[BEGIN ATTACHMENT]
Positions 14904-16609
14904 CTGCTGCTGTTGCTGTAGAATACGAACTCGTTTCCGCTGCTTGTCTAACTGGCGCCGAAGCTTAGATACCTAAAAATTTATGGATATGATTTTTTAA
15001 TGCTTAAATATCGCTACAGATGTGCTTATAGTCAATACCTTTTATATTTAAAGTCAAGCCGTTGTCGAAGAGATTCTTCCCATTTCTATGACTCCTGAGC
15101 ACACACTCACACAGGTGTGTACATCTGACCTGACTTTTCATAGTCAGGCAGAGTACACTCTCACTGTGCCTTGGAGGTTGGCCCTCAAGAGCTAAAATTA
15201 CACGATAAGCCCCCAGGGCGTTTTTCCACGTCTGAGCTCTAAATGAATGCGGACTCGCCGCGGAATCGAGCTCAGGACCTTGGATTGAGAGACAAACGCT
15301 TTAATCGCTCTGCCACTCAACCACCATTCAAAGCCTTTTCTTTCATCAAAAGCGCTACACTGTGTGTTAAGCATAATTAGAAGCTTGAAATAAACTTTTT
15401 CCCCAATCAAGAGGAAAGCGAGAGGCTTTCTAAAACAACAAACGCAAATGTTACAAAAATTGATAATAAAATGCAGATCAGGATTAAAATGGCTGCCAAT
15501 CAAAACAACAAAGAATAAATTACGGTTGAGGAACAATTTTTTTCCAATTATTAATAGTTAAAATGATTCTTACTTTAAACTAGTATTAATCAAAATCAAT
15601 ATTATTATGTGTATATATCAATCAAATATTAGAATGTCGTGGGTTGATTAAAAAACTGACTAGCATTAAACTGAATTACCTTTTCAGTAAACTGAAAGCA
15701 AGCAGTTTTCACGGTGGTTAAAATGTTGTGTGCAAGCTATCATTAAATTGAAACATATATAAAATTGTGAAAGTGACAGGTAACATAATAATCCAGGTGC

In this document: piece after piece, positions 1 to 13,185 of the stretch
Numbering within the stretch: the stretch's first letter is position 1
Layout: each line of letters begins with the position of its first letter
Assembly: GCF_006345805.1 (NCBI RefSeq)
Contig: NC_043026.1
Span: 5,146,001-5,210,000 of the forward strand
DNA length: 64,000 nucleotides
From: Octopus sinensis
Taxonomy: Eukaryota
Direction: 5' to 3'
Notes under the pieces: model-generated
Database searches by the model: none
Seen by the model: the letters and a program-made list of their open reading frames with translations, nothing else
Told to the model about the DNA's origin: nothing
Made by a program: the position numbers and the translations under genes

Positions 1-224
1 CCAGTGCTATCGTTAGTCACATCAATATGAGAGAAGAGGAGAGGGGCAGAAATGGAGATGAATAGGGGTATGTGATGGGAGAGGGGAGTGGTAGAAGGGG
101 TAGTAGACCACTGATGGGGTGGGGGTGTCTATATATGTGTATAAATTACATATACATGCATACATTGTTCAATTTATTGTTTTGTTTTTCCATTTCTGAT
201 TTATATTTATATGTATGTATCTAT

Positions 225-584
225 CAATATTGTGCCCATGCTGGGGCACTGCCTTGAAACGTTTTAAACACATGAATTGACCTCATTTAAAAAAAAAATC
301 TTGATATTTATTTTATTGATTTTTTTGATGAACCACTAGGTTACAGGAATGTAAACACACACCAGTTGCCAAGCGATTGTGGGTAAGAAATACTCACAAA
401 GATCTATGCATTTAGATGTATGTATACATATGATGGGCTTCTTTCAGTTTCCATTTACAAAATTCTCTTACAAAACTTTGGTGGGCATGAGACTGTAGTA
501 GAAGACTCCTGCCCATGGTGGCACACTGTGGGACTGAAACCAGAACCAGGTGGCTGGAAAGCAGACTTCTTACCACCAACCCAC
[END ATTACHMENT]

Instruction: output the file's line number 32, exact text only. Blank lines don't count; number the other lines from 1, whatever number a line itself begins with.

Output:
301 TTGATATTTATTTTATTGATTTTTTTGATGAACCACTAGGTTACAGGAATGTAAACACACACCAGTTGCCAAGCGATTGTGGGTAAGAAATACTCACAAA